Labor
Due to globalization labor markets are no longer limited to regional or national boundaries but are expanded to the international market (Felbermayr et al.). As such the labor market has increased dynamically. The cost of living in Western Europe is about 70% more than the cost of living in Asia making a huge difference in wages (Felbermayr et al.). There is a huge competition for cheap labor. The wage gap between many Western European countries and developing countries in Asia and Africa means that many businesses prefer to do their production operations in low-wage countries (Felbermayr et al.).

Conclusion
Globalization is an ancient phenomenon used to describe the movement of people from their original residents to foreign places. Globalization was motivated by adventure and a quest for a better standard of living through trade and exchange of knowledge. Networking has been enhanced by computer technology and the Internet which has made trade and communication faster and easier. When it comes to labor, it is highly likely that even higher skilled labor will be moved to low-wage countries. Globalization has brought about numerous advantages such as more efficient interconnectedness and disadvantages such as the rise of wars and terrorism.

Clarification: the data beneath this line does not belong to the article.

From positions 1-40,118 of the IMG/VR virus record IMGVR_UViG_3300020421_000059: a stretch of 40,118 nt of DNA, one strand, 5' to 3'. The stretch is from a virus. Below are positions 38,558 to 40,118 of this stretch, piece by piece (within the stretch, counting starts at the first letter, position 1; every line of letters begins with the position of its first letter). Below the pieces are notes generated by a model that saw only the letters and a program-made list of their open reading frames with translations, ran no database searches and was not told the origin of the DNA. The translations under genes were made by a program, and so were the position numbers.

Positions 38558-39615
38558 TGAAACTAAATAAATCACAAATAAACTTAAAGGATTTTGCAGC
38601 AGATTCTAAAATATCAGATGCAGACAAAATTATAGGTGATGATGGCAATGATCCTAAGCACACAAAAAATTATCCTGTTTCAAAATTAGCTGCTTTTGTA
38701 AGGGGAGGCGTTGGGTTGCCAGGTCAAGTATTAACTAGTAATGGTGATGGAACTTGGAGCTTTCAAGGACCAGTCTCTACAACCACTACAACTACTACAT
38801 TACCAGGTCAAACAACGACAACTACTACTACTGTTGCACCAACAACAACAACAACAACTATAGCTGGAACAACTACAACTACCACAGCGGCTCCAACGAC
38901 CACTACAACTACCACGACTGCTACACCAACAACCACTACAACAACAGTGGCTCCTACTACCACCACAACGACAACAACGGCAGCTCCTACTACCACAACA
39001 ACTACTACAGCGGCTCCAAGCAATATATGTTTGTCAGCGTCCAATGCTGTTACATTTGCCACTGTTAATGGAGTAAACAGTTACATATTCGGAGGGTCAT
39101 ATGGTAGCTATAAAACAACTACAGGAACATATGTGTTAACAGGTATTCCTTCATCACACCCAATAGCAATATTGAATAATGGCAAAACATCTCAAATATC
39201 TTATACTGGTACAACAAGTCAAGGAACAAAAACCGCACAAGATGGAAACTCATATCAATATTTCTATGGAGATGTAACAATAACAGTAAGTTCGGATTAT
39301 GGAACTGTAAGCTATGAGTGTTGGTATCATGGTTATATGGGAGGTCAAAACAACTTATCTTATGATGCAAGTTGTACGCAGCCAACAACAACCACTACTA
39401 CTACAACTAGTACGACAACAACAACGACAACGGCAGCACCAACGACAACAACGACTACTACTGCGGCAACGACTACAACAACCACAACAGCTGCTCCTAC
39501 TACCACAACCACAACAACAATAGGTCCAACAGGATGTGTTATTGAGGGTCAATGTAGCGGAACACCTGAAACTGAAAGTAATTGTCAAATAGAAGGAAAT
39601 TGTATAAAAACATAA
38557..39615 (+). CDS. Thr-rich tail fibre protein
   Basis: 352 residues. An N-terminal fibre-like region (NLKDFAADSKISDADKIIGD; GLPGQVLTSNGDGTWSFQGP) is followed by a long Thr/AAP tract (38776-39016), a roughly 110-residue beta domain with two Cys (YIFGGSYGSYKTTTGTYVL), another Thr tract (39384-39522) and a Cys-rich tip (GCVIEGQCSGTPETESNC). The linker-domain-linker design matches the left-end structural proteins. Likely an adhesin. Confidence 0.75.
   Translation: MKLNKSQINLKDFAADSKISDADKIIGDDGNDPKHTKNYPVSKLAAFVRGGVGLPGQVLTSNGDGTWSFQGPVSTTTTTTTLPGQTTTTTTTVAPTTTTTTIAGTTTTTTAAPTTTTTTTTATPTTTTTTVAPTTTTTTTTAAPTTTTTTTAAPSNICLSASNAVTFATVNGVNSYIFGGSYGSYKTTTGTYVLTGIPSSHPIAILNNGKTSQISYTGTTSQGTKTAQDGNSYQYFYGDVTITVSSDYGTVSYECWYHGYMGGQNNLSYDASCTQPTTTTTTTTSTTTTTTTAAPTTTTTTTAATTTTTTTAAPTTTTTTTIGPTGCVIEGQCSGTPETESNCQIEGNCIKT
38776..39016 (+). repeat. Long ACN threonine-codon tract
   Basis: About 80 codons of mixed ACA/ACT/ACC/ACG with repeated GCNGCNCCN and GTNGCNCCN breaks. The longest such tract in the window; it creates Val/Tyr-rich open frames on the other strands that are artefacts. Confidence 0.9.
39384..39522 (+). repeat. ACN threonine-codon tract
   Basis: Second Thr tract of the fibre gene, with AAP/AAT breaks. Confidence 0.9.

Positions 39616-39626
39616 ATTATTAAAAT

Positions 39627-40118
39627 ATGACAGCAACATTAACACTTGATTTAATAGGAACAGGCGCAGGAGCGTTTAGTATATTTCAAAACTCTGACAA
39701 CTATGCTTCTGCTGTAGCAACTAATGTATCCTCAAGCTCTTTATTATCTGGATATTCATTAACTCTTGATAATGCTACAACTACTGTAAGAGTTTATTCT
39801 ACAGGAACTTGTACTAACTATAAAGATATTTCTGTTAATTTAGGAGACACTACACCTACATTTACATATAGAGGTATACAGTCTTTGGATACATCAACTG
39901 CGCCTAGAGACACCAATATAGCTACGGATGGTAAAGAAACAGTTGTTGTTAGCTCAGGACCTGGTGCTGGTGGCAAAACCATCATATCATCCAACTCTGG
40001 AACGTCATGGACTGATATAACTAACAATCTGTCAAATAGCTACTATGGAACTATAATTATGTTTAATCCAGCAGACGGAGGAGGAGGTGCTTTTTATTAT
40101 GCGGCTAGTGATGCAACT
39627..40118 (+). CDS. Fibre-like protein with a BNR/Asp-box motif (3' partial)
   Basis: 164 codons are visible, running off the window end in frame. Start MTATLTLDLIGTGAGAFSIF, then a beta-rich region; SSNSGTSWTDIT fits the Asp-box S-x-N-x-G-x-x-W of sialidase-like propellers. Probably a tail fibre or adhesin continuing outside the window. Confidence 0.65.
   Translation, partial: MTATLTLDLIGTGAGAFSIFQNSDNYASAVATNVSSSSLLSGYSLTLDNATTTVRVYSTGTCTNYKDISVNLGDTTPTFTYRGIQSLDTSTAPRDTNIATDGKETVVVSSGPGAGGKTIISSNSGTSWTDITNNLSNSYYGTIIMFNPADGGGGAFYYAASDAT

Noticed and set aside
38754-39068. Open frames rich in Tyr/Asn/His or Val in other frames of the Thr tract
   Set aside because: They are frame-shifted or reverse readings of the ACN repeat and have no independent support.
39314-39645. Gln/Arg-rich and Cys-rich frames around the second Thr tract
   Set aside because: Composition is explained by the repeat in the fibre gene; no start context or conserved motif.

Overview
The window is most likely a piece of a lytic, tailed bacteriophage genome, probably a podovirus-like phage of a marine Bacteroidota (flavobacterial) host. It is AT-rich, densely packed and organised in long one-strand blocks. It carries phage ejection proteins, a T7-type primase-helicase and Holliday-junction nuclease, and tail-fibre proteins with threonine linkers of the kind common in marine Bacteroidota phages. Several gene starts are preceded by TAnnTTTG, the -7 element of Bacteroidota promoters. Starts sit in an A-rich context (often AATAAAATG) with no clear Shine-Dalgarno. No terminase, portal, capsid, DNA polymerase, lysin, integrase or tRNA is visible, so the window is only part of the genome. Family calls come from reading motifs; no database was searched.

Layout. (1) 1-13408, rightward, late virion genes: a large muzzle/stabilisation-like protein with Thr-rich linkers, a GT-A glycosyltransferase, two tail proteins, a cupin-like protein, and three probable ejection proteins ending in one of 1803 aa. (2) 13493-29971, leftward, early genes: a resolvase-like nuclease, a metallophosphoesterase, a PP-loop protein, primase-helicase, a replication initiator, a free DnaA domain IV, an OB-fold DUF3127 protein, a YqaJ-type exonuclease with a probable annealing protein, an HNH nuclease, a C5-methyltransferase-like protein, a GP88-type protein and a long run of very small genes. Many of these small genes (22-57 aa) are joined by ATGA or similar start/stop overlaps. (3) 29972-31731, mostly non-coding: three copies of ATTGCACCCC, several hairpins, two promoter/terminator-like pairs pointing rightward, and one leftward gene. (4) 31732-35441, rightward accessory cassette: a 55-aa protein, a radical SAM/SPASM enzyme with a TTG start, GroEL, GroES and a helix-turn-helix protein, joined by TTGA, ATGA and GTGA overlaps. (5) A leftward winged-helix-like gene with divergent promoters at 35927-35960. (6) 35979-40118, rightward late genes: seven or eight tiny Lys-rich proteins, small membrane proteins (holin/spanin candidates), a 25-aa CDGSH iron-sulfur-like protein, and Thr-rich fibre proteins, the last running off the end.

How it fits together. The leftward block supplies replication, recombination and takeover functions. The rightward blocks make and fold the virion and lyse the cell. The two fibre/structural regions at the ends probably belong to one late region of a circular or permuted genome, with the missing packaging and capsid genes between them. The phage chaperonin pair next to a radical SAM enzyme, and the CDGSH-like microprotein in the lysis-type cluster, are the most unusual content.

References
  • Beale, Elizabeth. “The Internet and the Law.” The Law Handbook 2016. 30 June 2015. Web, 21 Dec. 2016.
  • Davis, Jim. “Networks and globalization.” Global Studies Association meeting, Knoxville, TN. 2005.
  • Felbermayr, Gabriel, Julien Prat, and Hans-Jörg Schmerer. “Globalization and labor market outcomes: Wage bargaining, search frictions, and firm heterogeneity.” Journal of Economic theory 146.1 (2011): 39-73.
  • Leiner, Barry M., et al. “Brief history of the internet.” Internet Society (1999). Web. 21 Dec. 2016
  • Lutz, Brenda and James Lutz. “Globalization and Terrorism in the Middle East.” Terrorism Research Initiative. 2015: Vol 9(5). Web. 21 Dec. 2016.
  • Northrup, David. “Globalization in Historical Perspective.” World System History, http://www. eolss. net/sample-chapters/c04/e6-94-16. pdf, (19.04. 2015) (2015).